I am writing this on the penultimate day of International Correspondence Writing Month and after I write my final letter tomorrow I am looking forward to going through my letter-writing box and weeding out some things that I no longer want to keep. Then I can recycle the box and that will be a grand achievement for the day.

I’m not a profligate purchaser and there are plenty of things in my life which I am happy to just keep using until they conk out without feeling any need to keep updating. I expect my CD player and television to last me years; I don’t see any need to buy newer, bigger, splashier models. One thing my grandson commented about last week was a couple of framed photographs that I had just bunged under my chest of drawers pending some action. I told him I intended to put up new photos and he asked what I would do with these. I was happy to be able to point out that the existing photos would be replaced, but the frames re-used with new photos in them. That raises a question in my mind, too – in these days where we are all trying to reduce our impact on the planet’s resources, why don’t shops sell cushion covers separately? The vast majority still come with a foam or feather pad inside them, but it would make much more sense to sell the covers and pads separately. I mean, you don’t have to buy a new pillow every time you buy a pillow-case.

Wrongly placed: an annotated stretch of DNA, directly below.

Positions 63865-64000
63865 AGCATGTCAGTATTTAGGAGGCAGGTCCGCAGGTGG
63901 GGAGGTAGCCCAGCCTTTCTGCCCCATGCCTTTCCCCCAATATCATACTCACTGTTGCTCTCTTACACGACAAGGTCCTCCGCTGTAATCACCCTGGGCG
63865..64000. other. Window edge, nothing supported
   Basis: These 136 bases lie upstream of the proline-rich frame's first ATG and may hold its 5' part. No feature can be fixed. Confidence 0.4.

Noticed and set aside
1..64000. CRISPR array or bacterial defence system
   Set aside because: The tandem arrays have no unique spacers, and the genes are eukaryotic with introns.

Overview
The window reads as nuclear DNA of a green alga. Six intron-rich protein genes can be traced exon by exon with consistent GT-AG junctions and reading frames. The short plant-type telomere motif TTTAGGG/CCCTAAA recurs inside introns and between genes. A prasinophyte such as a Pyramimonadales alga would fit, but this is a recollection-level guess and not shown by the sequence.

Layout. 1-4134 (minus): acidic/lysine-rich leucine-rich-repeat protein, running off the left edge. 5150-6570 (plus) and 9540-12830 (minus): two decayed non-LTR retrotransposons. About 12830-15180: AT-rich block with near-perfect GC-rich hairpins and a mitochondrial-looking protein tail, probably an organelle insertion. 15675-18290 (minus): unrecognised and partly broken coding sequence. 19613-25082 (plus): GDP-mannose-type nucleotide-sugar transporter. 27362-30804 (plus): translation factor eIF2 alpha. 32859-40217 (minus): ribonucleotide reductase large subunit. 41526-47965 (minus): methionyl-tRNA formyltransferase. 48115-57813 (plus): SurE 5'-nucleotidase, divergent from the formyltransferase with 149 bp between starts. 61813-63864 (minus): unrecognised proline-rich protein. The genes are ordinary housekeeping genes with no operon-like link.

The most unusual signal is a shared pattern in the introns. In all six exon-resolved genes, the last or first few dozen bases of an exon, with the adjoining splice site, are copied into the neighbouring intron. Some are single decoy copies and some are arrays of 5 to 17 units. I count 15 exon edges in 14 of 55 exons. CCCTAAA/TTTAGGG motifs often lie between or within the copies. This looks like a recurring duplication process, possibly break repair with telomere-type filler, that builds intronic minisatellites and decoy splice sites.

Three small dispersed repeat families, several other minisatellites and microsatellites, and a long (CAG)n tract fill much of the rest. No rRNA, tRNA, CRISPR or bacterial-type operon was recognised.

These are just some thoughts I am having as I try to create a bit more breathing-room in my flat. I am certain that this doesn’t mean I am going to become any sort of minimalist. I will still end up with more stuff than I need, and I don’t doubt that I will be decluttering in some form until I become too old to get to the charity shop and even the bin.


Do you have any favourite decluttering tips? Are you a minimalist, a maximalist, or something entirely healthy in between the two?


 

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Fitting in

23-01-19 non-camo
Fabrics for those “not blending in” moments

When I finished writing last Friday about Edward Scissorhands, a fairly definitive movie when it comes to not fitting in, I got to thinking about the choices we make during our lives in order to fit in with certain people or groups, the camouflage we choose (or are encouraged) to adopt, and how that can result in us feeling less like ourselves than we should. However long and however hard we try to fit in, the truth is that the only person you can ever truly rely on is yourself, as these two lines in a song from the musical “Chess” (by Tim Rice/Beny Andersson/Bjorn Ulvaeus) convey:-